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Sexual assault lawsuit filed against Kern High School District

Posted: 12:54 PM, Aug 31, 2021
Updated: 2021-08-31 20:53:54-04
Kern High School District

BAKERSFIELD, Calif. (KERO) — A Bakersfield law firm has filed a lawsuit against the Kern High School District after a minor was sexually assaulted at school in 2019. They also say the person being accused, also a minor has a history of doing this at the high school.

Rodriguez and Associates filed the suit against the KHSD. They say the victim they are representing was sexually assaulted in the classroom while class was going on. Daniel Rodriguez of Rodriguez and Associates says that the most common place for sexual assault crimes is in bathrooms or secluded areas. But he says this case at Bakersfield High School is unusual because it happened in plain sight. He also says that the person accused who is also a minor has a pattern of assaulting girls at the school.

“Our information is that the teacher in our case is no more than 10-15 feet away,” said Rodriguez. “Apparently, the assailant had a history of this. We say this because even though we are in the early stage of this court process, we found out that there were three other victims in addition to the girl we represent.”

Rodriguez adds the purpose of the lawsuit is to hold the district accountable and get answers on the incident they say took place in November of 2019. He says the training that teachers and staff get in trying to prevent these kinds of incidents or be aware of them is not good enough.

What is Sexual Assault?

Sexual assault refers to a pattern of behavior that includes rape, but also any unwanted physical contact of a sexual nature. Anything from non-consensual kissing and fondling to forced oral, anal or vaginal sex is an act of sexual assault.

It is important to note that sexual assault is NOT about sex. It is about power and control over another person. Sexual assault leaves victims feeling hurt and humiliated. Here are some interesting facts about sexual assault:

  • Most rapes are not committed by strangers; anywhere between 87% and 92% of rapists are known to the victim and include current and former partners.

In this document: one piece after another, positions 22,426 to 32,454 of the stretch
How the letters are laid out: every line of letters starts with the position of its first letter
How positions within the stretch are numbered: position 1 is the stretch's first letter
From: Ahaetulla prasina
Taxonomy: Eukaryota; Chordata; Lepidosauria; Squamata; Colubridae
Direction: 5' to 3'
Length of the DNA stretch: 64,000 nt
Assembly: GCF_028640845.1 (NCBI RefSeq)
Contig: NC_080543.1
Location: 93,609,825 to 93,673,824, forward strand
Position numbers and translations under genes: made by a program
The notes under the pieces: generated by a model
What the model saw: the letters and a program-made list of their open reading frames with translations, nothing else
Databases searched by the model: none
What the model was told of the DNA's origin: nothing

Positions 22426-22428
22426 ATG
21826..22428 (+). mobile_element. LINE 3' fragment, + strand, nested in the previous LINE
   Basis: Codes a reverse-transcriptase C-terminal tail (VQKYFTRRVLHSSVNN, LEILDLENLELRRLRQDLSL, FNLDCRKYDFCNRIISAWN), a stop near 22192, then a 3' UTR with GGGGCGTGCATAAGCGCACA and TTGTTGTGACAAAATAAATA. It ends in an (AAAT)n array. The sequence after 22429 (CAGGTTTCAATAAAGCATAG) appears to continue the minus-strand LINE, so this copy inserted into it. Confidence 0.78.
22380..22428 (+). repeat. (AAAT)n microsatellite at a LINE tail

• Women do not “cry rape” to falsely accuse men they are angry with any more often than people falsely report other felony crimes. Only 2% to 10% of rape reports are found to be false; the same number as for other crimes.
  • Almost 1 in 5 women and 1 in 71 men experience rape during their lifetime.
The Alliance Against Family Violence & Sexual Assault (AAFVSA)

23ABC reached out to the KHSD, but they say they can’t comment on pending litigation.

“The question becomes, how or why did the school district or the high school ignore it," asked Rodriguez. "They either knew it, it’s hard to believe they didn’t know about the history, or at the very least, they should have known had they been doing their due diligence.”

Rodriguez says that due diligence includes the school district catching the pattern of harmful behavior. He hopes bringing awareness to this issue will help make schools a safer place for kids.

"I’m hoping that the high school district will wake up and say, enough is enough. We got to start training, serious training,” added Rodriguez.

Rodriguez adds that in about 2-3 months, a trial date will be set. But he doesn’t expect that to be before the end of next year or early 2023.

One of the reasons for filing the suit according to documents is the emotional distress faced by the victim.

If you are a survivor of sexual assault, here are some things you should do from the Alliance Against Family Violence and Sexual Assault.

  • Get to a safe place as quickly as possible and call 9-1-1 or the 24-Hour Alliance Hotline.
  • Don’t bathe or shower, change your clothes, brush your teeth, eat or drink, as evidence of the assault may be lost.
  • Get to a hospital. A medical exam is necessary to collect evidence and to determine the extent of any injuries. Even if you do not want to report the assault, it is still a good idea to be examined for injuries.
  • Seek counseling.
  • Sometimes a sexual assault can result in the victim contracting a sexually transmitted infection, but not have symptoms until months later. Any contact with the bodily fluids of an HIV-positive person puts you at risk of contracting HIV. Although repeated contact with HIV is usually necessary for infection, always consult a physician if you think you may have been exposed to any sexually transmitted disease.

In addition, the Alliance says you have rights as a victim of sexual assault:

  • You have the right to determine whether or not you want to report the assault to Law Enforcement.
  • You have the right to have an advocate present at the hospital exam (PC§264.2) and at any interview by Law Enforcement, the District Attorney or Defense Attorney (PC§679.04(a)).
  • You have the right to be treated in a considerate and sensitive manner by Law Enforcement, medical personnel, advocates, and prosecution personnel.
  • You have the right not to be subjected to any type of discrimination because of your gender, race, age, class, religion, occupation or sexual orientation.